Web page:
PHOENIX -- A multicenter study involving Mayo Clinic researchers has found that the National Cancer Institute's Patient Reported Outcomes version of the Common Terminology Criteria for Adverse Events (PRO-CTCAE), was accurate, reliable and responsive, compared to other, established patient-reported and clinical measures. The study is published today in the journal JAMA Oncology. “In most cancer clinical trials, information on side effects is collected by providers who have limited time with their patients and current patient questionnaires are limited in scope and depth," says the study's lead author Amylou Dueck, Ph.D., a biostatistician on Mayo Clinic’s Arizona campus. "PRO-CTCAE is a library of items for patients to directly report on the level of each of their symptoms, to enhance the reporting of side effects in cancer clinical trials which is normally based on information from providers. The study itself is unprecedented as more than 100 distinct questions about symptomatic adverse events were validated simultaneously." Researchers recruited more than 1,000 patients from nine clinical practices across the U.S., including seven cancer centers. These patients reflected the geographic, ethnic, racial and economic diversity in cancer clinical trials. Patients in the study also had a wide range of cancer types. MEDIA CONTACT: Jim McVeigh, Mayo Clinic Public Affairs, 507-284-5005, firstname.lastname@example.org
ROCHESTER, Minn. — Future improvements in the U.S health care system will come from individuals, not large institutions or systems, say the organizers of Mayo Clinic ...
EDEN PRAIRIE and ROCHESTER, Minn., Aug. 5, 2015 — Optum and Mayo Clinic announced that health plans and employers participating in Optum’s leading Centers of Excellence (COE) program now have access to high-quality, cost-effective care from Mayo Clinic care providers who are experts in treating complex and rare conditions. Optum’s Centers of Excellence provide best-in-class capabilities with proven clinical quality and predictable consumer outcomes. The Center of Excellence designation includes condition-specific, high-performing programs with specialized clinical expertise and care management to support consumer engagement. Mayo Clinic has participated in Optum’s Transplant COE program for the last 11 years. With this expanded relationship, Mayo Clinic is now also a participant in Optum’s Centers of Excellence for Cancer, Bariatric Surgery and Heart Failure for Mayo Clinic locations in Arizona, Florida and Rochester, Minn. Mayo Clinic’s Rochester location is also participating in Optum’s COEs for Congenital Heart Disease and Infertility services. “This expanded relationship with Mayo Clinic provides patients in participating health plans from around the country with greater access to clinically superior, cost-effective health care,” said Mike Weissel, CEO of Optum Consumer Solutions. MEDIA CONTACTS: Jeffrey Smith, Optum, 612-632-6213, email@example.com Joe Dangor & Karl Oestreich, Mayo Clinic, 507-284-5005, firstname.lastname@example.org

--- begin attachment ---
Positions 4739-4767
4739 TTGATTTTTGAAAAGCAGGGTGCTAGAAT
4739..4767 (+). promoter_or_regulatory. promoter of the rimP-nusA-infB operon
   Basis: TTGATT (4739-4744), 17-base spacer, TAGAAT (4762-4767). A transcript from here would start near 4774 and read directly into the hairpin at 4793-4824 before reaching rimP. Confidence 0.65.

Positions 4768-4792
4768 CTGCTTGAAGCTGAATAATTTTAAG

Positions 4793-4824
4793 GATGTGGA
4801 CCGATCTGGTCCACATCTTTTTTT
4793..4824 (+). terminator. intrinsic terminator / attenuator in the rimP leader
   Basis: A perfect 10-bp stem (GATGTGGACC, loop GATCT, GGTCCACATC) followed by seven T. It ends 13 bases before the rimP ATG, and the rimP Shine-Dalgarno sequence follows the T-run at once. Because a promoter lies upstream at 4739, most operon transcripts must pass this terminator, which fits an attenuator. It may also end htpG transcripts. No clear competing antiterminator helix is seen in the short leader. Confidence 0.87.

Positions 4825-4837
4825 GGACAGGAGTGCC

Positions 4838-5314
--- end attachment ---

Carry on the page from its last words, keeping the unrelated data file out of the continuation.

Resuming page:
SCOTTSDALE, Ariz. – Pierre Noel, M.D., a bone marrow transplant surgeon at Mayo Clinic in Arizona, was recently named to the Atlantic Council, a prestigious think tank for international affairs. Dr. Noel will be a Nonresident Senior Fellow in the Brent Scowcroft Center on International Security. Dr. Noel is a professor of medicine and serves as the director of the Blood and Marrow Transplant Program. He is an adviser to the federal government on issues pertaining to medical support to counterterrorism operations. Dr. Noel joined Mayo in 1988 and left in 2000 to serve as the chief of hematology and a senior clinician for the National Institutes of Health Clinical Center in Bethesda, Maryland, and a consultant for the U.S. Homeland and National Security Council. He rejoined Mayo Clinic in 2010. MEDIA CONTACT: Jim McVeigh, Mayo Clinic Public Affairs, 507-284-5005,email@example.com